The ECPBHS study specifies timing of the effect of transcription factor AP-2B on obesity and energy metabolism, and reveals gender differences

The ECPBHS study specifies timing of the effect of transcription factor AP-2B on obesity and energy metabolism, and reveals gender differences

By: Evelin

16. Jul 2019

The prevalence of overweight and obesity has increased worldwide and is affecting millions of adults and children (1). The development of obesity is complex with factors like genetics, individual metabolism, dietary and physical activity choices, food and water availability, education and culture, playing a role (2). Several genome wide association studies have revealed an association between obesity and the gene encoding the transcription factor AP-2 beta (TFAP2B) (3,4). But how does TFAP2B contribute to the development of obesity is not known.

We have now shown in our ECPBHS study a very clear association between one TFAP2B variation (intron 2 VNTR) and measures of obesity and insulin resistance. Our findings have just recently published in the International Journal of Obesity (5) and you can read about it more in our upcoming blog on New Brain Nutrition website.

We found that men, who inherited the same variant of that gene (5 repeat allele) from both parents, had significantly higher body weight, body mass index, proportion of body fat, insulin resistance, throughout adolescence to young adulthood. The genotype effect in females appeared later, in young adulthood.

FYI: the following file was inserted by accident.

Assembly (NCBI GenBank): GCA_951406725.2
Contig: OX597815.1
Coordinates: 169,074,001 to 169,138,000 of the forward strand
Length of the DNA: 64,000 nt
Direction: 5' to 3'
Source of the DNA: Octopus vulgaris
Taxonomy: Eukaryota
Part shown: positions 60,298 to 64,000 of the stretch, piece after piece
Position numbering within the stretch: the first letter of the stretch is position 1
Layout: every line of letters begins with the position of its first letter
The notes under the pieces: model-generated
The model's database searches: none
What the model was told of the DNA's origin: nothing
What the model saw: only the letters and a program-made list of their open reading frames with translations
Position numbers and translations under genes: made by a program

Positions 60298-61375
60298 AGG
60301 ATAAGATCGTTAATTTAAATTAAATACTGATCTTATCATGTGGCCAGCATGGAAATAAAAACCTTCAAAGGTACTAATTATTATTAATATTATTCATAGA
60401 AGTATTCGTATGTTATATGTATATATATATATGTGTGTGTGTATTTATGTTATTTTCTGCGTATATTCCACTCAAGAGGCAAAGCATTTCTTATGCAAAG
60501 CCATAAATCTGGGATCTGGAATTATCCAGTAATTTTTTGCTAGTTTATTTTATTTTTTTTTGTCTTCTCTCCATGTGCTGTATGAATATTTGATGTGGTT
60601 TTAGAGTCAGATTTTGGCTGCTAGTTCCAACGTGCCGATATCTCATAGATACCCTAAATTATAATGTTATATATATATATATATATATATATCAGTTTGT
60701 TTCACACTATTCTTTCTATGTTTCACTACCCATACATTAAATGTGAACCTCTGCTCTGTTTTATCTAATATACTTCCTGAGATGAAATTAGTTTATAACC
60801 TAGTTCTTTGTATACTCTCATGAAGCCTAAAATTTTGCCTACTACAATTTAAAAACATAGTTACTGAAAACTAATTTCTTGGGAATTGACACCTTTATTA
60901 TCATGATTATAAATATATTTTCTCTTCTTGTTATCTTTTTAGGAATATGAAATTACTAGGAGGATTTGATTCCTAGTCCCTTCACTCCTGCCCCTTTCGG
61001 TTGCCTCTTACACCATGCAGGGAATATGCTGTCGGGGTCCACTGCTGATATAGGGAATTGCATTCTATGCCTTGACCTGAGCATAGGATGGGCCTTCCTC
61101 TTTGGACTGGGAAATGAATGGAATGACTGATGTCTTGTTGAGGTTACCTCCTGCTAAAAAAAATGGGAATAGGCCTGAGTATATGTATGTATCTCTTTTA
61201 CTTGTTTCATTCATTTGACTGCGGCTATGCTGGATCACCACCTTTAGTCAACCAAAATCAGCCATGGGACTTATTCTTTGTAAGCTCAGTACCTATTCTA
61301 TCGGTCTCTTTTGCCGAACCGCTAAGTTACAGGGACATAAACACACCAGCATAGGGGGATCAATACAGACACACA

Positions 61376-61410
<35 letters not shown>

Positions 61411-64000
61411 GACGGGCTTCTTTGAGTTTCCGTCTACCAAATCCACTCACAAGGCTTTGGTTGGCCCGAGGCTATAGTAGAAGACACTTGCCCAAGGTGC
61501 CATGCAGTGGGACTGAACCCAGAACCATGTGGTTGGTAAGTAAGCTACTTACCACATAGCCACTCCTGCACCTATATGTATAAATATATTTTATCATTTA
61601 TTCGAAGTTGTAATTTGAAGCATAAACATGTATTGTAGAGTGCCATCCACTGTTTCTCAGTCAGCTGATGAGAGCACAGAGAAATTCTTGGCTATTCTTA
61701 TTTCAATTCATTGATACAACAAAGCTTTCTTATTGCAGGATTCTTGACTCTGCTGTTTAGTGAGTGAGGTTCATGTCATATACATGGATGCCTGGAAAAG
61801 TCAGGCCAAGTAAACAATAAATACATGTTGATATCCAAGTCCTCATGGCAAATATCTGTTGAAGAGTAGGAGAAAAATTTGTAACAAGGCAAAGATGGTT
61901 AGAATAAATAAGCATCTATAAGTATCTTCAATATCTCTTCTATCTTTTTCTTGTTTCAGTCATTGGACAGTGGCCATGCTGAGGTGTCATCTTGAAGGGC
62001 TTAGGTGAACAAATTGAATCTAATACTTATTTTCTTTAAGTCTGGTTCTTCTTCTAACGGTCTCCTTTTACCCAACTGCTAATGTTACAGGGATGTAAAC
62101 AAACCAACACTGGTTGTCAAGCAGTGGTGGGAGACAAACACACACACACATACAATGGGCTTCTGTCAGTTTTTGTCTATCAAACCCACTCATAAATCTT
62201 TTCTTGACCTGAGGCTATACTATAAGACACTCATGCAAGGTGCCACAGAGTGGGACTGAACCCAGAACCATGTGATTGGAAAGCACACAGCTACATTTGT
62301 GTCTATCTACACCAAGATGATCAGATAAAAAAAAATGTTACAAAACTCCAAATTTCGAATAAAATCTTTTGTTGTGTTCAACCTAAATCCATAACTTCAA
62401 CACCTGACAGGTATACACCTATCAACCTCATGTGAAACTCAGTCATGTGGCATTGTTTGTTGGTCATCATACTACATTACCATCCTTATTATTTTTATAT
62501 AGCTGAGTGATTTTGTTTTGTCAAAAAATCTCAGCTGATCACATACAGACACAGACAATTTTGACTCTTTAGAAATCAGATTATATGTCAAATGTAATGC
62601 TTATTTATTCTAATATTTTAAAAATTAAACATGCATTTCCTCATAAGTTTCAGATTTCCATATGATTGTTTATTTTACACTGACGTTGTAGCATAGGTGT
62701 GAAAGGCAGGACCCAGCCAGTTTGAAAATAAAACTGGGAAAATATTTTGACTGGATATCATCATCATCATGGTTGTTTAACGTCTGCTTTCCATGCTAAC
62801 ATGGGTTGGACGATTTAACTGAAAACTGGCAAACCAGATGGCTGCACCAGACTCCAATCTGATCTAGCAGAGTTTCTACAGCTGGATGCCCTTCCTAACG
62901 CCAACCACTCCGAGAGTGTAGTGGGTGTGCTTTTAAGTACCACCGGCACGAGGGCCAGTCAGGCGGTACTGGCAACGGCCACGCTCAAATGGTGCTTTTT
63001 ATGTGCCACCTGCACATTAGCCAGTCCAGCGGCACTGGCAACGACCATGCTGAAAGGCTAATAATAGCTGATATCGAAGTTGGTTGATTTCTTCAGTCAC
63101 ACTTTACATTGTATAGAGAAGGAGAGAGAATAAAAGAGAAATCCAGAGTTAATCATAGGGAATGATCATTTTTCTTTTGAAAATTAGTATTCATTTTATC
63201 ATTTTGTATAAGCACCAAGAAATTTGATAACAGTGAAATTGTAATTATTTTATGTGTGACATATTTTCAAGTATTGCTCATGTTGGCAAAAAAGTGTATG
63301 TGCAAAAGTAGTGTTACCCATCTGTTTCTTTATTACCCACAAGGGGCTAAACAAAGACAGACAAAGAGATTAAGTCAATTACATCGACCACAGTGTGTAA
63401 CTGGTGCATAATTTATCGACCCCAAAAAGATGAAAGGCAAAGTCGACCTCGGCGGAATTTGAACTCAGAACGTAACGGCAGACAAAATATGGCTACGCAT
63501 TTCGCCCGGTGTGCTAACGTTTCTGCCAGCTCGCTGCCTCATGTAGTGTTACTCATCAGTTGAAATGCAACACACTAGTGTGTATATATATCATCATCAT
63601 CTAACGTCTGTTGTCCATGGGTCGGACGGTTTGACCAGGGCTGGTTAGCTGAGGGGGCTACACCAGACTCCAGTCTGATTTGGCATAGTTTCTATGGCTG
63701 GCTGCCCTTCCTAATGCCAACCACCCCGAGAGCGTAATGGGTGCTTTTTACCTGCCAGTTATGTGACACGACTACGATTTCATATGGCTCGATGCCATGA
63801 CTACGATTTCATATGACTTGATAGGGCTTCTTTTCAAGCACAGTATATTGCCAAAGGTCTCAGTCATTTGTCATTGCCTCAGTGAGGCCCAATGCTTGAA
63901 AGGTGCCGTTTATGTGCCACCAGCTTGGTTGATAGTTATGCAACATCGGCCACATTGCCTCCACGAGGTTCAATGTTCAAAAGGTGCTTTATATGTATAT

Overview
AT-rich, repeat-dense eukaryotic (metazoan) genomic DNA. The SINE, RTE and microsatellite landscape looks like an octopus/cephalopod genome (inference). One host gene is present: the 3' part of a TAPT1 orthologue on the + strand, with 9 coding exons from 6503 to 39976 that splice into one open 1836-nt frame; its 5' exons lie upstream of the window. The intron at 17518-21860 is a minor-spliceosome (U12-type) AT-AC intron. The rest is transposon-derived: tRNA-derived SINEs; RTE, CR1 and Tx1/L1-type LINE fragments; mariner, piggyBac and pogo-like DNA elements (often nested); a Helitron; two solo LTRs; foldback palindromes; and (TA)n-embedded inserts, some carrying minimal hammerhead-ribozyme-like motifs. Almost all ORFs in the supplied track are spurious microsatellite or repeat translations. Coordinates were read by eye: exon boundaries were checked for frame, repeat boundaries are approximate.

We hypothesized that TFAP2B 5/5 homozygotes consumed more food. Surprisingly, by age 25 years’ male 5/5 homozygotes had smaller daily calorie intake and consumption of fats and carbohydrates.

In conclusion, the effect of TFAP2B on obesity, abdominal obesity and insulin resistance was large in this sample, and is probably related to differences in metabolism. We should consider implementing lifestyle interventions already in childhood to reduce the effect of TFAP2B on body weight. The physiological role of TFAP2B in body weight regulation and insulin resistance still needs further research.

1. GBD 2015 Obesity Collaborators, Afshin A, Forouzanfar MH, et al. Health Effects of Overweight and Obesity in 195 Countries over 25 Years. N Engl J Med 2017; 377: 13–27. doi:10.1056/NEJMoa1614362
2. Lee BY, Bartsch SM, Mui Y, Haidari LA, Spiker ML, Gittelsohn J. A systems approach to obesity. Nutr Rev 2017; 75: 94–106. doi:10.1093/nutrit/nuw049
3. Locke AE, Kahali B, Berndt SI, et al. Genetic studies of body mass index yield new insights for obesity biology. Nature 2015; 518: 197–206. doi:10.1038/nature14177
4. Felix JF, Bradfield JP, Monnereau C, et al. Genome-wide association analysis identifies three new susceptibility loci for childhood body mass index. Hum Mol Genet 2016; 25: 389-403. doi:10.1093/hmg/ddv472
5. Joost U, Villa I, Comasco E, Oreland L, Veidebaum T, Harro J. Association between Transcription Factor AP-2B genotype, obesity, insulin resistance and dietary intake in a longitudinal birth cohort study. Int J Obes 2019. doi:10.1038/s41366-019-0396-y

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